The fall turned into winter, and the winds blew down Michigan Avenue with the force of hurricanes, presaging the year to come. The roll call of events that began with the Tet Offensive in February, 1968, has never been equaled since. The anti-war movement swelled over the winter, and hundreds of thousands marched and protested across the country. Then, in April, the Prague Spring blossomed in Eastern Europe and brought burgeoning hope for a real, a people’s socialism. On a visit back to Toronto that month we watched Godard’s film, La Chinoise, at the New Yorker and marvelled at what must be happening in Paris. Then, as we were driving back to Chicago, we heard that Martin Luther King Jr. had been murdered. We felt it like a body blow delivered by the agents of the Dark Side. The next day our little Rover was torn apart by U.S. immigration officials at the border in Detroit when we crossed back, as though we might be guerillas smuggling arms under the spare tire. When we got back to Chicago that night, we went to visit a friend around the corner. From her apartment window we gazed northwest, toward the West Side. Before our eyes, a low glow emerged in the night sky and grew brighter and brighter, turning it from black to navy, then to bright royal blue as orange flames spread from block to block. So, Chicago burned after all, and then it suffered and mourned.
In May, we watched Pontecorvo’s The Battle of Algiers at a repertory cinema on the near North Side near Lincoln Park and thought a lot about the Black Panthers, increasingly under terrible fire. Then, on television, we witnessed the students going to the barricades in Paris. Hope and amazement rose again like a phoenix with wings the size of sails. When it was all over in June, renewed despair set in, plummeting in July when Bobby Kennedy, ten times more progressive than his assassinated brother, was killed in Los Angeles. Bruce was campaigning for him, going door to door to the houses of steelworkers in Gary, Indiana, when we heard the news.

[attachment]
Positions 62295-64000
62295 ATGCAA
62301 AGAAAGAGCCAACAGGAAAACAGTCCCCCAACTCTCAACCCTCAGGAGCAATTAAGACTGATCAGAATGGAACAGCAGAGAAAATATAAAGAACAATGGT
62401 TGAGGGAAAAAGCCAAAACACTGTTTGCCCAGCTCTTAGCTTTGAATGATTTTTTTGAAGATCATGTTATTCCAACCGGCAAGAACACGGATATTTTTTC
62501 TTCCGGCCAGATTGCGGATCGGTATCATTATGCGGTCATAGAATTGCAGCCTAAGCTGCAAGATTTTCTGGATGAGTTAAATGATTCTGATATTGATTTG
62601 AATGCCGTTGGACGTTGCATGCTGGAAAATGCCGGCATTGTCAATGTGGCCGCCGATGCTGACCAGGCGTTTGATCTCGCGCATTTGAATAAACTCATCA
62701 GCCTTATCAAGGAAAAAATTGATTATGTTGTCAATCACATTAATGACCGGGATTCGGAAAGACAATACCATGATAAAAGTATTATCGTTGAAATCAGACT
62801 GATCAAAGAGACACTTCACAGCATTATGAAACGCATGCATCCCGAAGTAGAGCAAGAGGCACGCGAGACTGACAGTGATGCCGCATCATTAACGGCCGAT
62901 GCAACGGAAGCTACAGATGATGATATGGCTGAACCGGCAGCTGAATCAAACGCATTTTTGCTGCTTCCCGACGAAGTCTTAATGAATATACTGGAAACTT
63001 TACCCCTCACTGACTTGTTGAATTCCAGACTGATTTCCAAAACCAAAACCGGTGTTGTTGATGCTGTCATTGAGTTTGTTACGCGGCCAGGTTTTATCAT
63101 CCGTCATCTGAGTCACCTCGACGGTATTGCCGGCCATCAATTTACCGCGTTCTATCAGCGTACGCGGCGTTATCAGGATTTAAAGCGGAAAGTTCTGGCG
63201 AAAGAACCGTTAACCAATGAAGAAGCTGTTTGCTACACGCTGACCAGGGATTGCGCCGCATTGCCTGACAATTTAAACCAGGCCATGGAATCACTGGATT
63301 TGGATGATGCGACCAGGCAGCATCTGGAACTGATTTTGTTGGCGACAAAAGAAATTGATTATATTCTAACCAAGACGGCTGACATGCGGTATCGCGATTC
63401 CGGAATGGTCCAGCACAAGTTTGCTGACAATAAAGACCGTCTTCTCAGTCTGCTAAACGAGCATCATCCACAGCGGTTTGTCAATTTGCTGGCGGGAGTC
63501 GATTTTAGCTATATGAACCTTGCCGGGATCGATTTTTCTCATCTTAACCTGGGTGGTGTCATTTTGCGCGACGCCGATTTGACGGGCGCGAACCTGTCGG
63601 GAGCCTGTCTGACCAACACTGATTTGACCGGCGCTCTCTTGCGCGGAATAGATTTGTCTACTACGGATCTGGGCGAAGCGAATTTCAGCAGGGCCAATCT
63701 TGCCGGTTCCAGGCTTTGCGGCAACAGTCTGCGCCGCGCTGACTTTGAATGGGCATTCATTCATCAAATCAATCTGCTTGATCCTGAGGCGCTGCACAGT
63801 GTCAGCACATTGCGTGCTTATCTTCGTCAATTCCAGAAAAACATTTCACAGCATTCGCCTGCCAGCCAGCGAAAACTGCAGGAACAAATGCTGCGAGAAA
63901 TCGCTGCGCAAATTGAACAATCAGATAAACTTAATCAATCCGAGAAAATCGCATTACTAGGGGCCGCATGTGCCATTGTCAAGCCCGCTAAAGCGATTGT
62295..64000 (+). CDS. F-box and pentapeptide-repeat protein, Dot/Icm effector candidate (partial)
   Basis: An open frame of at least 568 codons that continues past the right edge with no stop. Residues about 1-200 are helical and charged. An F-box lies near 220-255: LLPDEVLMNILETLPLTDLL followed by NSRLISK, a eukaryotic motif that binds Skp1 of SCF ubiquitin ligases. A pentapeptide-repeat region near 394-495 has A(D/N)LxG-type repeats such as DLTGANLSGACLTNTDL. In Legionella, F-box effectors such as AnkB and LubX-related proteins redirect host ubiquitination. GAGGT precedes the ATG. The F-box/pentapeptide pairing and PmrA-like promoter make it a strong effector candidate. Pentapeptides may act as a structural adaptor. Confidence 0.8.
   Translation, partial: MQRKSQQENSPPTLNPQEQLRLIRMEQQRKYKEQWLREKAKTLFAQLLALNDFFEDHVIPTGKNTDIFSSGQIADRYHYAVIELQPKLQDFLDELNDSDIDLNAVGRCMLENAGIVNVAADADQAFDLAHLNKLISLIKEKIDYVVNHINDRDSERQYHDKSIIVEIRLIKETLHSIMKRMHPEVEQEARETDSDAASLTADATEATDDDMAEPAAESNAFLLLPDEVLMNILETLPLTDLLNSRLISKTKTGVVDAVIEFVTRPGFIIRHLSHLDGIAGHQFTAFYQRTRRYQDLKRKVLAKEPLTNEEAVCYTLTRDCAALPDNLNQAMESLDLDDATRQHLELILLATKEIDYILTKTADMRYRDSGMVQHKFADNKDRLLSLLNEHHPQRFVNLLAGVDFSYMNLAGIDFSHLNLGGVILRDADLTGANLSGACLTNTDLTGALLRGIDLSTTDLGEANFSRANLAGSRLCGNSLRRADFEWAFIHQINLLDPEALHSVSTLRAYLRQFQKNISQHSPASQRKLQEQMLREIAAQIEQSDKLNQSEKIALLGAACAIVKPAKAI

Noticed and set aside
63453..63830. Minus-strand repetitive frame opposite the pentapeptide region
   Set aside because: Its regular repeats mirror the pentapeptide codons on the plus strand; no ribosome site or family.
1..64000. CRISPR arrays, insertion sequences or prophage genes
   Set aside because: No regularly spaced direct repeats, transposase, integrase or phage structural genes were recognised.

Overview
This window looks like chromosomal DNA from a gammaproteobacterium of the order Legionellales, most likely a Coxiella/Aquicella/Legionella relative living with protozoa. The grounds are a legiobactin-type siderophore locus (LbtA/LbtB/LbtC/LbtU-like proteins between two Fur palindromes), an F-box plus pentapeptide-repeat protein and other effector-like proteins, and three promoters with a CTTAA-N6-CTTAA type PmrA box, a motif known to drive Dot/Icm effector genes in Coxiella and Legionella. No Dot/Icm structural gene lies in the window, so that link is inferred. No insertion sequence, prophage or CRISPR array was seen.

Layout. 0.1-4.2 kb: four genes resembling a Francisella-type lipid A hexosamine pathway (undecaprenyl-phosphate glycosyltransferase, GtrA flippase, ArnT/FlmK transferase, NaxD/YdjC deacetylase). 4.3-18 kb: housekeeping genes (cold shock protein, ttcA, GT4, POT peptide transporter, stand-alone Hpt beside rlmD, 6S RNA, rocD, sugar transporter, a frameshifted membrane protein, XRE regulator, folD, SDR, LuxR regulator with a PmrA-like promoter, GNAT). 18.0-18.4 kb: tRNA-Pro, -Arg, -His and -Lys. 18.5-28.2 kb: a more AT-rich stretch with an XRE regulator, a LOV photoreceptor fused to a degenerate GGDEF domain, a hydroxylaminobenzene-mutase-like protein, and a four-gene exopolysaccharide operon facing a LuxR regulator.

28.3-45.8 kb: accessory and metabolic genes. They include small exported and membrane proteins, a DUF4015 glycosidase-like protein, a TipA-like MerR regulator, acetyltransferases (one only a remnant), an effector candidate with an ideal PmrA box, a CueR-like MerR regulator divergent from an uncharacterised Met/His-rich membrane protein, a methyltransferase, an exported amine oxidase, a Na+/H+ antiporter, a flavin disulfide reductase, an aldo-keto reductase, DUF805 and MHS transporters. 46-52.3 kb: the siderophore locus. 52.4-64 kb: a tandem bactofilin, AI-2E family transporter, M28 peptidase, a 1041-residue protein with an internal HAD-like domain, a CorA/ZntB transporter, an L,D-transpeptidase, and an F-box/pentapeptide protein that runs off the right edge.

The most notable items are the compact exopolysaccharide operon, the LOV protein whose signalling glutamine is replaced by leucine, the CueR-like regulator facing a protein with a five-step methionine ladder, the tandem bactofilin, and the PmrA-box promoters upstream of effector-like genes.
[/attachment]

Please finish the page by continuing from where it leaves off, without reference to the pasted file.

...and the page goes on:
And things got a lot worse closer to home. Chicago mayor Richard J. Daley (“Ubi est mea?”) held nationally televised press conferences informing the nation that his civic machine would welcome the Democratic convention with open arms, but no sleeping would be permitted in the city’s parks, nor other facilities provided during the convention to accommodate the thousands of expected youthful Vietnam war protesters then being mobilized by a panoply of anti-war organizations. UC medical students held meetings to organize volunteer brigades to deal with the inevitable catastrophe. We signed up. In late August, as we waited for the convention to descend like some monstrous black cloud, we watched television in a Ghanaian friend’s apartment on the Woodlawn side of 60th Street, and we wept as we saw the tanks roll into Prague, whose streets, broken and pocked by armoured vehicles, looked a lot like what we could see right outside Kwami’s front window. Then we got ourselves together and hit the streets to help deal with the thousands of beatings and gassings that duly ensued when the Democrats came to town and ten-thousand anti-war protesters encountered thirty-thousand police and National Guard. Bruce was still working on his thesis, so he could only stay downtown a few hours at a time. I was out 18 hours a day, and my volunteer group was stationed in a church basement near that repertory cinema in Lincoln Park where we’d seen The Battle of Algiers. Every night the cops and militia would turn on the blinding grids of klieg lights mounted on jeeps, so familiar from sporting events, and blaze them on the protesters in the park as they bore down on them, pushing them inexorably into the lines of men with shields and clubs and tear gas. The confusion, pain and panic were horrendous. Still, the very worst moment for me took place downtown, in daylight, in the warren of streets in the Loop, crammed to bursting with protesters, when the police blocked off all the exits to every street and used their vehicles to crush the protestors together, then let the tear gas fly. I’m small, I fell, and I thought I was going to depart this world when someone gave me a hand up, and somehow – to this day I don’t remember how – ten minutes later, I was on a quiet street, alone, safe in body, if not in spirit, gasping for air. When the week-long confrontation with the armed power of the state was all over, Bruce and I were in a state of deep shock. We gave a UC Ph.D. chemistry student a ride back from the Loop to Hyde Park. He was equally shaken. “Hell,” he said, “I’ve been making acid in my lab till now. I don’t see why I shouldn’t make Molotov cocktails.”
Like some hideous coda…